Friday, June 10, 2011

#Fukushima I Nuke Plant Reactor 3 Bldg Radiation Measurement

as released by TEPCO at the press conference on June 10.

9 workers (5 TEPCO employees, 4 from TEPCO affiliate companies) entered the reactor building to do measurements and inspections in order to prepare for the nitrogen injection into the Containment Vessel. They spent about 30 minutes, surveying about half the floor, getting exposed to 5.88 to 7.98 millisieverts of radiation for their work.

96 millisieverts/hour radiation at the staircase going down to the basement, at the southwest corner (circled in red).

Blowup of the photo at the location (3), where 100 millisieverts/hour radiation was measured:


Ono said...

This area is just under the spent fuel pool.
There must be something.

Atomfritz said...

When looking at both pictures of location #3, my first impression was that of looking into a condemned house.

Radiation distribution suggests that the black stuff (soot) seems to have originated from above, like if heat and smoke of a blaze upstairs torched down.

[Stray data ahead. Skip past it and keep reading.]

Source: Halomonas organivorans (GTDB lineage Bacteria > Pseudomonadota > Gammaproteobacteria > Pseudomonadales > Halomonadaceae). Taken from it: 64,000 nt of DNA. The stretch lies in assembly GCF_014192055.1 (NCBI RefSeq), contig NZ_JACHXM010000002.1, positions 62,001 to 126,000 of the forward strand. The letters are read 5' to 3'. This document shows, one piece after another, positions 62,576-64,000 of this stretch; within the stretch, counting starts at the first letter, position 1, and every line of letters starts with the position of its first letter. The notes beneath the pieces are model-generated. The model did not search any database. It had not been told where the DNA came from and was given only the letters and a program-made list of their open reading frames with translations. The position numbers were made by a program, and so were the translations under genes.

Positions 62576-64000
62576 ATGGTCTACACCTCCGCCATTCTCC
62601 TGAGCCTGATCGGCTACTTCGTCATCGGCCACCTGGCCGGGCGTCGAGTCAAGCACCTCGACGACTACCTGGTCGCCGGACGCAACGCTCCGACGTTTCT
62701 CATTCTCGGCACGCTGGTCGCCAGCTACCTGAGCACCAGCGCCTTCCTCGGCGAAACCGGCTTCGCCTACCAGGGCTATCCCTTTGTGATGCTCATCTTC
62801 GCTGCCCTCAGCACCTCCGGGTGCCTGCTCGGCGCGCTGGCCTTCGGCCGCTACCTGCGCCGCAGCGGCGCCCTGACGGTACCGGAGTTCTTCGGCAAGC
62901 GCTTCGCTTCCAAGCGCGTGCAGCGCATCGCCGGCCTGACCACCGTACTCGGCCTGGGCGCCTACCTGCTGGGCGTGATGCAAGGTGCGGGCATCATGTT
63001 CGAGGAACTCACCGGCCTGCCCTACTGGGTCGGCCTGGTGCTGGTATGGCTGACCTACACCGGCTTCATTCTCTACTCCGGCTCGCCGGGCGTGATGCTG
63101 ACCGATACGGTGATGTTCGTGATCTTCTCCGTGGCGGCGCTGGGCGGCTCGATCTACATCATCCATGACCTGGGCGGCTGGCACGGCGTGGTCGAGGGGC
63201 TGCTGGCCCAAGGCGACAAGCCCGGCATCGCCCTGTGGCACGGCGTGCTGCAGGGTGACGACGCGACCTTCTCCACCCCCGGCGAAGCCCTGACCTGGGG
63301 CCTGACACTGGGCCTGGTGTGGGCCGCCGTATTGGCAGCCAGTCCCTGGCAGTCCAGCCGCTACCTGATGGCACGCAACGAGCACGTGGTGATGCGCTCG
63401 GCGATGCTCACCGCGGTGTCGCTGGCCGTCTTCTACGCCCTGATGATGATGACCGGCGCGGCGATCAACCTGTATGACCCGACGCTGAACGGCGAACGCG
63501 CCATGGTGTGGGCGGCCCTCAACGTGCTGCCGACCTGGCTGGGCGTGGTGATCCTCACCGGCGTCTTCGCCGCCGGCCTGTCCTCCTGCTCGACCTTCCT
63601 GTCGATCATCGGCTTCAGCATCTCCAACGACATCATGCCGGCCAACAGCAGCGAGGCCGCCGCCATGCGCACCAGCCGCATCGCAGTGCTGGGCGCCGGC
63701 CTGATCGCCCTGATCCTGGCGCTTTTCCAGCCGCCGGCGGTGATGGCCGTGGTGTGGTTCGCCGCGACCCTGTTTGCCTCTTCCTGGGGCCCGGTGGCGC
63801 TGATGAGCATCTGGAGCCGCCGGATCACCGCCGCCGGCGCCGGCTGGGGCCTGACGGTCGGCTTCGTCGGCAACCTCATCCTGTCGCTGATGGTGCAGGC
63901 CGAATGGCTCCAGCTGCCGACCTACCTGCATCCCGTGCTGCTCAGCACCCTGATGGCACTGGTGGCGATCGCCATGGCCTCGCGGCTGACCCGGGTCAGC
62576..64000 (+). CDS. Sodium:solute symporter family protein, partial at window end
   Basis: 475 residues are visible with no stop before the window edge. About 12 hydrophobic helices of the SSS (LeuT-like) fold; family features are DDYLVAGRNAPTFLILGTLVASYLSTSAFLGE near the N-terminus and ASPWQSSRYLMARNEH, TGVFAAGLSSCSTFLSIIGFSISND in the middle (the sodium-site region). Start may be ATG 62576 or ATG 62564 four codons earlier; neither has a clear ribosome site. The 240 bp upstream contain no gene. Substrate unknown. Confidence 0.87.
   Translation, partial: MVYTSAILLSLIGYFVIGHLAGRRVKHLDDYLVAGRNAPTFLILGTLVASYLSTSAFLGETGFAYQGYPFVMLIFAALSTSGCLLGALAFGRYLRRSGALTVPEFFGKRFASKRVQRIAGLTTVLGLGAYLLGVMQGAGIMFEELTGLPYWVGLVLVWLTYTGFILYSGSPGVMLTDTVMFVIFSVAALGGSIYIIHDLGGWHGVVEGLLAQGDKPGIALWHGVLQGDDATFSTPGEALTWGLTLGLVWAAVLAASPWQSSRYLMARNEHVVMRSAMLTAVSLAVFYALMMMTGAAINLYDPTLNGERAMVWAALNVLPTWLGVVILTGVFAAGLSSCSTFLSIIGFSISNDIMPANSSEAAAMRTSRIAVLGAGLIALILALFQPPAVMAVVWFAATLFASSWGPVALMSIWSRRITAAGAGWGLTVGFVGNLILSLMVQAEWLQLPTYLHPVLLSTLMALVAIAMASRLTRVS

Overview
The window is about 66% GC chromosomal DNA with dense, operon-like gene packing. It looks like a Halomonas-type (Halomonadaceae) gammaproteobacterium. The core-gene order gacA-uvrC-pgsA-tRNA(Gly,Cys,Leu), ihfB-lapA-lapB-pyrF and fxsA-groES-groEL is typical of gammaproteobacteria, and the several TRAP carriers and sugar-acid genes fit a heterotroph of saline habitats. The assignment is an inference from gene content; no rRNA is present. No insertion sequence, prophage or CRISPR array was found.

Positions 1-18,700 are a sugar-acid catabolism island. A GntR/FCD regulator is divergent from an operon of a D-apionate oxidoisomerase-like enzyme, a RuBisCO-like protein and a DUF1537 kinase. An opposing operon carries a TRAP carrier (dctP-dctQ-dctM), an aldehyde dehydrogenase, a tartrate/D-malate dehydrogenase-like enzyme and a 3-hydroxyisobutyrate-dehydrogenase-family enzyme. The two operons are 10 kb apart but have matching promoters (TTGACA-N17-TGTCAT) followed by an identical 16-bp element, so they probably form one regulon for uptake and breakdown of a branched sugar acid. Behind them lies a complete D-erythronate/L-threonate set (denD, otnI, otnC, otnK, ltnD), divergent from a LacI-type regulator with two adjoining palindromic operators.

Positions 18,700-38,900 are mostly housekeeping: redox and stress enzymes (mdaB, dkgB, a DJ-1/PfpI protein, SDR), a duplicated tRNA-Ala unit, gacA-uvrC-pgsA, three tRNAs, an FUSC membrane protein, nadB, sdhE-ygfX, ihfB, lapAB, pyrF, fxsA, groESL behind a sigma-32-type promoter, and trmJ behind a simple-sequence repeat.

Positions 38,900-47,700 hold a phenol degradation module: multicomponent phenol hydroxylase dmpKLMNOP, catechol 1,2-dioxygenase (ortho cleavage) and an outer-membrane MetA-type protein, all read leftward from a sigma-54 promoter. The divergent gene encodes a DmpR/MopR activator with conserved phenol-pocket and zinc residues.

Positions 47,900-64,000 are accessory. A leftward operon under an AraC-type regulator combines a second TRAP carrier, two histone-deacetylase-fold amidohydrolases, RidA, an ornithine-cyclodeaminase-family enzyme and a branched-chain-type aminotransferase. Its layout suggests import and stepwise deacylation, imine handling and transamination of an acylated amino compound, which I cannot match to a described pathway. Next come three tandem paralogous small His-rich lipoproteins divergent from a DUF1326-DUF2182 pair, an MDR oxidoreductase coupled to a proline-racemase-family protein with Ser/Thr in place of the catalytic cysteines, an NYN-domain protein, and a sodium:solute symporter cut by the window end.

Sadly the photos are of such low detail that I cannot recognize much.
This assumption could be supported by observing that nearby locations 1 and 2 look comparatively clean. Maybe the containment breached on a higher floor at some penetration and/or the dirt was released through a a containment hatch which popped open due to the blast. I mean, it was definitely locked when the reactor got shut down after the earthquake. Making a massive tresor door's locks break and swing the door open indicates quite some explosive power from the inside.
However, the radiation inside the building and near the containment hatch are comparatively low, and so I guess that the main release path was via the concrete reactor plugs at the top floor. If I guessed correctly the equipment hatch (and possibly other penetrations, too) popped open when the pressure spike already subsided. If they would have opened earlier, a much larger part of the releases would have gone through the floors of RB #3, rendering it much more radioactive.

By the way, I find it very interesting that Tepco reduced the overpressure in reactor 3 from 0.28 to 0.25 kPa. This avoids much gas escaping through the equipment hatch and the other perforations, and thus helps slow down the inevitable constant rise of radiation in RB#3.

Atomfritz said...

oops, posted the comment in a wrong topic.
Correct topic is here:

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